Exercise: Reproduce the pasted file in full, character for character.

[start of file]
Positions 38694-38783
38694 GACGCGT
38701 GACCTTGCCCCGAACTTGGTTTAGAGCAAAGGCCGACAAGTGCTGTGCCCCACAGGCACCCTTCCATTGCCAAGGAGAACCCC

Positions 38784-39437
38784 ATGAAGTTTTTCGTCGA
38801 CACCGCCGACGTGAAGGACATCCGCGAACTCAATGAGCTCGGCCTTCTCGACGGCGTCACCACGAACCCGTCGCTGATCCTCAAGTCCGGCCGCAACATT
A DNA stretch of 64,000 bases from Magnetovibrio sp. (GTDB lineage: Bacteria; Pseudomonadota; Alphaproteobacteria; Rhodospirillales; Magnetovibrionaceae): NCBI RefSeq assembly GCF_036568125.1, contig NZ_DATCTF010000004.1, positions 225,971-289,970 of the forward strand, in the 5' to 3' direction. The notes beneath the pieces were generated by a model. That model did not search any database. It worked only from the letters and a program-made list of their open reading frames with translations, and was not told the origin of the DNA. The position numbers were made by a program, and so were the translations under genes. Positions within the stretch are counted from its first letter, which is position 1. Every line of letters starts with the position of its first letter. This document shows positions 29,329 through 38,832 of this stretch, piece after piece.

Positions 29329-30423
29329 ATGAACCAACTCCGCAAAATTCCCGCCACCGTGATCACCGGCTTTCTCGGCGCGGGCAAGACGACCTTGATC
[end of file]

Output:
Positions 38694-38783
38694 GACGCGT
38701 GACCTTGCCCCGAACTTGGTTTAGAGCAAAGGCCGACAAGTGCTGTGCCCCACAGGCACCCTTCCATTGCCAAGGAGAACCCC

Positions 38784-39437
38784 ATGAAGTTTTTCGTCGA
38801 CACCGCCGACGTGAAGGACATCCGCGAACTCAATGAGCTCGGCCTTCTCGACGGCGTCACCACGAACCCGTCGCTGATCCTCAAGTCCGGCCGCAACATT
A DNA stretch of 64,000 bases from Magnetovibrio sp. (GTDB lineage: Bacteria; Pseudomonadota; Alphaproteobacteria; Rhodospirillales; Magnetovibrionaceae): NCBI RefSeq assembly GCF_036568125.1, contig NZ_DATCTF010000004.1, positions 225,971-289,970 of the forward strand, in the 5' to 3' direction. The notes beneath the pieces were generated by a model. That model did not search any database. It worked only from the letters and a program-made list of their open reading frames with translations, and was not told the origin of the DNA. The position numbers were made by a program, and so were the translations under genes. Positions within the stretch are counted from its first letter, which is position 1. Every line of letters starts with the position of its first letter. This document shows positions 29,329 through 38,832 of this stretch, piece after piece.

Positions 29329-30423
29329 ATGAACCAACTCCGCAAAATTCCCGCCACCGTGATCACCGGCTTTCTCGGCGCGGGCAAGACGACCTTGATC